Restoration of Chinese Table

Restoration of a 19th Century Chinese Rosewood Table

One summer afternoon, a client brought a box into Capital Restoration containing the fragments of a table and asked if it could possibly be repaired. Upon examination, it was determined that the table was Chinese and made in the nineteenth century from East Indian Rosewood.

It had the traditional miter joint leg corners, favored by the Chinese craftsmen as the most aesthetically pleasing way to join wood at right angles. Below the table top ran a pieced and carved apron and the top was an inset slab of polished marble. All of the component pieces were present except some fragments of the carved aprons.

The table in pieces with broken carved aprons.

The table in pieces with broken carved aprons.

The first task was to repair the aprons and the broken pieces were glued together with cyanoacrylate adhesive. This was chosen because of it strength and ability to adhere to oily woods such as rosewood. The missing fragments of carving were filled in with slivers of rosewood and carved to shape.

Next, all of the old glue was carefully scraped out of the joints. The glue of choice for traditional Chinese woodworkers was fish glue and this was used to re-glue all of the joints. This ancient glue is extremely versatile and strong and in many ways superior to modern adhesives although it is not as convenient to use.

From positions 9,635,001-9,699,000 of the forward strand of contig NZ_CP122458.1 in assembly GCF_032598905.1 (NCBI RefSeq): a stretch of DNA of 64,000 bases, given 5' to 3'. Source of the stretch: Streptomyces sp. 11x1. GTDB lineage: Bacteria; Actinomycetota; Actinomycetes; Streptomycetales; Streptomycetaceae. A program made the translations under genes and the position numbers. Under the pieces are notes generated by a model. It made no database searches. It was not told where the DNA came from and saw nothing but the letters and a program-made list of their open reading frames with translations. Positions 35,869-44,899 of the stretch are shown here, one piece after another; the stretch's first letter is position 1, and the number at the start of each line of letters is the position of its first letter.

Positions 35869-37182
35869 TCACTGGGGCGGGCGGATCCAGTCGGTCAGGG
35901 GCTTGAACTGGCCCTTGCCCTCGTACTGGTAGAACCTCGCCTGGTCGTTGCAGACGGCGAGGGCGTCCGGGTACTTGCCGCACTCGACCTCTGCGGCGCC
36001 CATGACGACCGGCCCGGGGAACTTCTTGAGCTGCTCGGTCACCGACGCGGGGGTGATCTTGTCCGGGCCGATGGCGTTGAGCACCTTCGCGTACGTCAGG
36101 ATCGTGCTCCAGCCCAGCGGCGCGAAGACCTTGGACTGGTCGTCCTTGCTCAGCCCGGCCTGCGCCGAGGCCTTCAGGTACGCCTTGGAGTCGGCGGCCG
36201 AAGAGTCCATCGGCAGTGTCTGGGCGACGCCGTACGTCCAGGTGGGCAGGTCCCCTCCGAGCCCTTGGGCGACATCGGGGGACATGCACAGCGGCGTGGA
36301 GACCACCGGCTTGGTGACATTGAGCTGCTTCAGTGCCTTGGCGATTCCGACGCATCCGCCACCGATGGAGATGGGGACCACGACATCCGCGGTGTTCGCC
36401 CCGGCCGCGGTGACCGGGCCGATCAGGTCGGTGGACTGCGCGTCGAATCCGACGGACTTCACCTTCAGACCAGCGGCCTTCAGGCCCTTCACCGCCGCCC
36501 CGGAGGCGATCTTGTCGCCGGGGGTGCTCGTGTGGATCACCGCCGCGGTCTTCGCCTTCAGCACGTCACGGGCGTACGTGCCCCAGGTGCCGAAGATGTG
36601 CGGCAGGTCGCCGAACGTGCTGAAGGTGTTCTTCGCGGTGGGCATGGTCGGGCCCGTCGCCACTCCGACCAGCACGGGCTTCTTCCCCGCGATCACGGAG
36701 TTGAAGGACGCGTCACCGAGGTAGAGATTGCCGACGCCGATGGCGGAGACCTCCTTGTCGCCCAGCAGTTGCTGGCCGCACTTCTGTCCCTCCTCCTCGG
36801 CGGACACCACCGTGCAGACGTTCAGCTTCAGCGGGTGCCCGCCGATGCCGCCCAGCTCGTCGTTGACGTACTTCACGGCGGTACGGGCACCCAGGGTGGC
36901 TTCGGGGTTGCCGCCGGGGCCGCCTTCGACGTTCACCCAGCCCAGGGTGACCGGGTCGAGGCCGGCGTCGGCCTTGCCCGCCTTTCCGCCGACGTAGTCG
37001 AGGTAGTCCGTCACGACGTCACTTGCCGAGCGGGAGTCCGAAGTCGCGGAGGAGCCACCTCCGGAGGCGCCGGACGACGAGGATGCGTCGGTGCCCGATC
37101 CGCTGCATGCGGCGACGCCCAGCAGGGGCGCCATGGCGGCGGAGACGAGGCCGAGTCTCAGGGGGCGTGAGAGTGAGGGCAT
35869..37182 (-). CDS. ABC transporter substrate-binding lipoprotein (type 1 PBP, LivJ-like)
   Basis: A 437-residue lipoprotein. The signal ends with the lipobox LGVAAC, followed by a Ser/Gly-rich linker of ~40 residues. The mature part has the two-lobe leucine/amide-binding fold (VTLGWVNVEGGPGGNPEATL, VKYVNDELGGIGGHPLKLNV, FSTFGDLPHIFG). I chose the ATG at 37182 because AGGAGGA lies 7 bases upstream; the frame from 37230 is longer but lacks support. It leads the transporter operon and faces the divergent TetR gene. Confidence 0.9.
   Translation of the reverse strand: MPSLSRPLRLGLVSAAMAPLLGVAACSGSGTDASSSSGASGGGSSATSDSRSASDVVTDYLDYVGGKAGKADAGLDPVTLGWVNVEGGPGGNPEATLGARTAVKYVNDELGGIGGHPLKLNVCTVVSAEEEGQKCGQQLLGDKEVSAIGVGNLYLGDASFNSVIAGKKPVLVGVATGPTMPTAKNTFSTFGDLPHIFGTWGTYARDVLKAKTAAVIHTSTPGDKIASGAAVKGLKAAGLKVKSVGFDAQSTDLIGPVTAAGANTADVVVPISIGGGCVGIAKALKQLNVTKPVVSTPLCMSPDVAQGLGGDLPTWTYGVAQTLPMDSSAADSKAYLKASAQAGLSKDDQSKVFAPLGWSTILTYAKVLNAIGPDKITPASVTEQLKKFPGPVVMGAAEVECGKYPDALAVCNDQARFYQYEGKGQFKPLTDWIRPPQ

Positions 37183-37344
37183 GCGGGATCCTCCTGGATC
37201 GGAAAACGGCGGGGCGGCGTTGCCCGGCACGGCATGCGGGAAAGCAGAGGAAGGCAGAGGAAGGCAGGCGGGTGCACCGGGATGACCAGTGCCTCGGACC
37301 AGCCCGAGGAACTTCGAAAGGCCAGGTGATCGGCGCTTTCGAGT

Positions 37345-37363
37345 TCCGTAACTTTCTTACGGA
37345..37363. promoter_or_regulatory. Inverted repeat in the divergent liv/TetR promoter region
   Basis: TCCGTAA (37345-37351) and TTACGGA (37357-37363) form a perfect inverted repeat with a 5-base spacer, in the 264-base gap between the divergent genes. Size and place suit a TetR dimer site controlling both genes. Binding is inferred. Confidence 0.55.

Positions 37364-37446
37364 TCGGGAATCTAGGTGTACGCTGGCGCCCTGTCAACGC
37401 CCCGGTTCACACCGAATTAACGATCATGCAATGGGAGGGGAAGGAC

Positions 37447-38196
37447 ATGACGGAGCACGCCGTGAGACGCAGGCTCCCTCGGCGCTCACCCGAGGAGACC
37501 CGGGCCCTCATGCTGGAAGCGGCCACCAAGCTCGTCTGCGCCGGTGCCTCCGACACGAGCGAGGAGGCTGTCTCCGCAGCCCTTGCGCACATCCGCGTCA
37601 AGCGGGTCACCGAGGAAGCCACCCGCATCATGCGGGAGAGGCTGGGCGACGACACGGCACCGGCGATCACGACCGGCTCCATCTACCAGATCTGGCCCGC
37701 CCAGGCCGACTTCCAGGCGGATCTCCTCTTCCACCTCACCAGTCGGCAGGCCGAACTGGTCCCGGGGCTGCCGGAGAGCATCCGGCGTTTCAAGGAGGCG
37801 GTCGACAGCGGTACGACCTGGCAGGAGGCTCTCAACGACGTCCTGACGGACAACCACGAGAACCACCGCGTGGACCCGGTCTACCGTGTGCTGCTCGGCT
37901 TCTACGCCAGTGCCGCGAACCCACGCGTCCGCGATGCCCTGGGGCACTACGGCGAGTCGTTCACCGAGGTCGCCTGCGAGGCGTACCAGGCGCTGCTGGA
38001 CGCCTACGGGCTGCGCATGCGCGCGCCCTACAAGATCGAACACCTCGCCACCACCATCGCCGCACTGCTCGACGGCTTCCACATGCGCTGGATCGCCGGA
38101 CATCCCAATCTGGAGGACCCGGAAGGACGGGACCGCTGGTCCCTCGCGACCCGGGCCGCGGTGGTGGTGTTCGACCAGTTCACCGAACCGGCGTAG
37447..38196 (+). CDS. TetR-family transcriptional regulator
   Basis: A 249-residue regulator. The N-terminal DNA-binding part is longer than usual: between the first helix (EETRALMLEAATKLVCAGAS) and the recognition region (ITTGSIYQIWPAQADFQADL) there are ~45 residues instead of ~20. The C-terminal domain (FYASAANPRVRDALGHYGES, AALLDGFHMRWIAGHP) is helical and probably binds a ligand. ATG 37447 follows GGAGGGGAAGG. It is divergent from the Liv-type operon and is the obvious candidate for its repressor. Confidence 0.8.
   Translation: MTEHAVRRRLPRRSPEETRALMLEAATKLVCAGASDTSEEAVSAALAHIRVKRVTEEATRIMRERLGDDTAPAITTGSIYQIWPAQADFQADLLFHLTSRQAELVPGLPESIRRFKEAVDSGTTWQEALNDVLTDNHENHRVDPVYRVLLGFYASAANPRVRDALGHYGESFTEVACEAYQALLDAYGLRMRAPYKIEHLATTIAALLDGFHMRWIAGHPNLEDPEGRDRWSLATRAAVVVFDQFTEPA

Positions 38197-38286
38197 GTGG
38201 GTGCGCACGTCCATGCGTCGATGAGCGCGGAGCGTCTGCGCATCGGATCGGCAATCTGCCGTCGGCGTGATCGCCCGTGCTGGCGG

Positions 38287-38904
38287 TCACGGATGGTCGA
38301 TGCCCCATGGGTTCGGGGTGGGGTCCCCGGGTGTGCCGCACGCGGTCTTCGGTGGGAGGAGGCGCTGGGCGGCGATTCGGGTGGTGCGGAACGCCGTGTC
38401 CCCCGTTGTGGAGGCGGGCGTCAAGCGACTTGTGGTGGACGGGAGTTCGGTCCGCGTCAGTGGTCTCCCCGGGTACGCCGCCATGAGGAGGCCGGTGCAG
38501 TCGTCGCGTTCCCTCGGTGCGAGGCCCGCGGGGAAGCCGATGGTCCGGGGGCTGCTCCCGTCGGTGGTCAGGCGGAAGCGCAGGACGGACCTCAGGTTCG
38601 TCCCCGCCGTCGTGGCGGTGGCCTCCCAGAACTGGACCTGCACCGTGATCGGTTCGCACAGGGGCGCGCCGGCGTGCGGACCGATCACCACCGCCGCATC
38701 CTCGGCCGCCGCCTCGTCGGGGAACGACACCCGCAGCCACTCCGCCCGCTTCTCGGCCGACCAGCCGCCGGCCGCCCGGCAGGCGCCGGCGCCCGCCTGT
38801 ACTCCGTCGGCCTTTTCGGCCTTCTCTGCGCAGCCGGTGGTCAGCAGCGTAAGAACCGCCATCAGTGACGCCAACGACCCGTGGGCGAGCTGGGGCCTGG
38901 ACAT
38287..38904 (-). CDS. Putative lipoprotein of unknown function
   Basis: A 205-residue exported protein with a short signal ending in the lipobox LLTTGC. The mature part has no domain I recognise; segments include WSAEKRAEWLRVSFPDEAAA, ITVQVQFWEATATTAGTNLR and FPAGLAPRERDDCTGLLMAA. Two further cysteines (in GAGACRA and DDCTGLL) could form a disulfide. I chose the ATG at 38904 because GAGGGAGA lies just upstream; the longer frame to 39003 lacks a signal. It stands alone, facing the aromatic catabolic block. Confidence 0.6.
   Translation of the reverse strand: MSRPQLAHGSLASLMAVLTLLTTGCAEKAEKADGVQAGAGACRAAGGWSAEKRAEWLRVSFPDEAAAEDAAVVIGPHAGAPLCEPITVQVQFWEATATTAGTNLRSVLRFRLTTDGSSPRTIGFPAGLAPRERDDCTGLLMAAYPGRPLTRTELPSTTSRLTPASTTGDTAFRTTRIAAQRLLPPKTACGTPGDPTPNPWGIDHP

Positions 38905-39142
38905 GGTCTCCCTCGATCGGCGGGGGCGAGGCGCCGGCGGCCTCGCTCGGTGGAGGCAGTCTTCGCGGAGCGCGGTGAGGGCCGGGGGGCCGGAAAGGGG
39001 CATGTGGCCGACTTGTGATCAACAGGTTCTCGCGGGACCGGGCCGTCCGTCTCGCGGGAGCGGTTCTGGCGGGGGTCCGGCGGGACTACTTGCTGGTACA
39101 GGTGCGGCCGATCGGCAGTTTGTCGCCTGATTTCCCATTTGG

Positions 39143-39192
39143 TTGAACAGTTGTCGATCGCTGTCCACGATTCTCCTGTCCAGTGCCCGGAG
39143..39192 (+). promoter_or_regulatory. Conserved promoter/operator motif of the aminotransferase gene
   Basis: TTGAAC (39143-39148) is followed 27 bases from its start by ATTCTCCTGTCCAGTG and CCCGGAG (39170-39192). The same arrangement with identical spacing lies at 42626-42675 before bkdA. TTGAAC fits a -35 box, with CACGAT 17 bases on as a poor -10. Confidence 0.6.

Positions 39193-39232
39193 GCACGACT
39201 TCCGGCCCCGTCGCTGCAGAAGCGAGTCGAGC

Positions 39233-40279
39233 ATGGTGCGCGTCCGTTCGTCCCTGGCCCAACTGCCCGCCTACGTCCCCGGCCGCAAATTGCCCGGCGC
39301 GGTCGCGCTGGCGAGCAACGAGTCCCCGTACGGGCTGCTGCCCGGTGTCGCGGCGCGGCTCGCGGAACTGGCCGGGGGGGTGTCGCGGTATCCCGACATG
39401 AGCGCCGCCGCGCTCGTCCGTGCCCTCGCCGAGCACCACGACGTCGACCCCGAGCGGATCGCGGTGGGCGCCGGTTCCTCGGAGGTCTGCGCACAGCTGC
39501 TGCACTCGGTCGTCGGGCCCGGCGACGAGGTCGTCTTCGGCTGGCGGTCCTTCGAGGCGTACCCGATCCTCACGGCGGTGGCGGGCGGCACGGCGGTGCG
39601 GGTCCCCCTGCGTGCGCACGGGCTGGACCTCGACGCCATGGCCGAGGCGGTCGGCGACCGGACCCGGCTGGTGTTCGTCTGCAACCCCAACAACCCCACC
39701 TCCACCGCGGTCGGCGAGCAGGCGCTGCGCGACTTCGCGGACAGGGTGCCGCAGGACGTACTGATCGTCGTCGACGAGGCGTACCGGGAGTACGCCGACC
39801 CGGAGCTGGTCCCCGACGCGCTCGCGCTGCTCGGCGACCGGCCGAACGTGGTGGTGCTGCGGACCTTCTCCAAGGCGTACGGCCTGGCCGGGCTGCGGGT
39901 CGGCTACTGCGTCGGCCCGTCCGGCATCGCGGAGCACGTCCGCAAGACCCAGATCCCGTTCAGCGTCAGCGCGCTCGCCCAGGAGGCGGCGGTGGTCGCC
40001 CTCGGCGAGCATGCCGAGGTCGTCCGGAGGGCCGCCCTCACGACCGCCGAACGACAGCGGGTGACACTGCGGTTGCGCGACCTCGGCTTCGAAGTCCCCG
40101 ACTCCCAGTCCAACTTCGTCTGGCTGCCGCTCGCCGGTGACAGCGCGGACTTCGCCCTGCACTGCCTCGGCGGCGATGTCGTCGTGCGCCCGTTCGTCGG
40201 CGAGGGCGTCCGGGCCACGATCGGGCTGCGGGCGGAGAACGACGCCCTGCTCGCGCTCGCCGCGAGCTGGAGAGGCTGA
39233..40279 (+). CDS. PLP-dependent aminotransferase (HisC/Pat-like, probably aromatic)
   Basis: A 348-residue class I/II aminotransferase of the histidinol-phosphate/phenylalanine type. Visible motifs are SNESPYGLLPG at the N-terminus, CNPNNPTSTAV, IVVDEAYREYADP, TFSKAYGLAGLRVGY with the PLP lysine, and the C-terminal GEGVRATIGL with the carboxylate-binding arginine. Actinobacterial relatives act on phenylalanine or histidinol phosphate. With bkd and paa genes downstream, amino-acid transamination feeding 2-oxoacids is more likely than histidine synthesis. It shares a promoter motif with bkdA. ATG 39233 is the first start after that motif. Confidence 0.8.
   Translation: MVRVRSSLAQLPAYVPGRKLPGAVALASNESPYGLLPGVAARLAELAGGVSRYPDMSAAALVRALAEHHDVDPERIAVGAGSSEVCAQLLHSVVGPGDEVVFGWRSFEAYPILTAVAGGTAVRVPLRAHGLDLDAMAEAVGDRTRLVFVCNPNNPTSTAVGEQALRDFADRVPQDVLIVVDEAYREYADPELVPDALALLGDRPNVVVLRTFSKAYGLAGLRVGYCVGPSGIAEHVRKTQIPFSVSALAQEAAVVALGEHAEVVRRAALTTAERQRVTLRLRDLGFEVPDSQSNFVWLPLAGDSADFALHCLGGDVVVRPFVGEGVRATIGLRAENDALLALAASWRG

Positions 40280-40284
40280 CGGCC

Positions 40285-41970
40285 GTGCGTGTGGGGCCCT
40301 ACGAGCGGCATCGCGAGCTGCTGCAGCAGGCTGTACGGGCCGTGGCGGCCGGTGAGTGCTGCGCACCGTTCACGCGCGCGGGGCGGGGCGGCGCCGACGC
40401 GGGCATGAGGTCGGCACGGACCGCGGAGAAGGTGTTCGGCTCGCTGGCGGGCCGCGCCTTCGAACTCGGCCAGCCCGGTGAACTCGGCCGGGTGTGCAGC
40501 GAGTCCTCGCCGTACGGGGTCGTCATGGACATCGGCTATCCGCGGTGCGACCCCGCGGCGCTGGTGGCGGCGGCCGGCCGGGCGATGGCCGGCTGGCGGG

The rosewood had been hand scraped to a very smooth texture and had a simple oil finish. Before the advent of sandpaper, wood was smoothed with steel scrapers which actually cut the wood cells producing a more radiant figure from the reflected light.

Wishing to maintain the original appearance and patina of the wood and finish, a minimal approach was used for its restoration. The finish was cleaned with mineral spirits and several fresh coats of walnut oil finish were applied with a cloth resulting in a matte sheen.

The table after reassembly, cleaning and polishing.

The table after reassembly, cleaning and polishing.

A colored paste wax was applied and the finished buffed to a soft luster. The final step in the restoration of this beautiful table was to clean the marble top with and polish it with microcrystalline wax which provides both protection and shine.

When restoring antique furniture and decorative arts, it is important that the restorer have a thorough understanding of the materials and methods of the original craftsman. The use of the incorrect materials or methods can lead to a failure in repairs, unanticipated deterioration of the object and adverse effects on its appearance.

At Capital Restoration, all pieces which come to our studio receive a careful evaluation and a treatment proposal outlining the restoration process to be followed.

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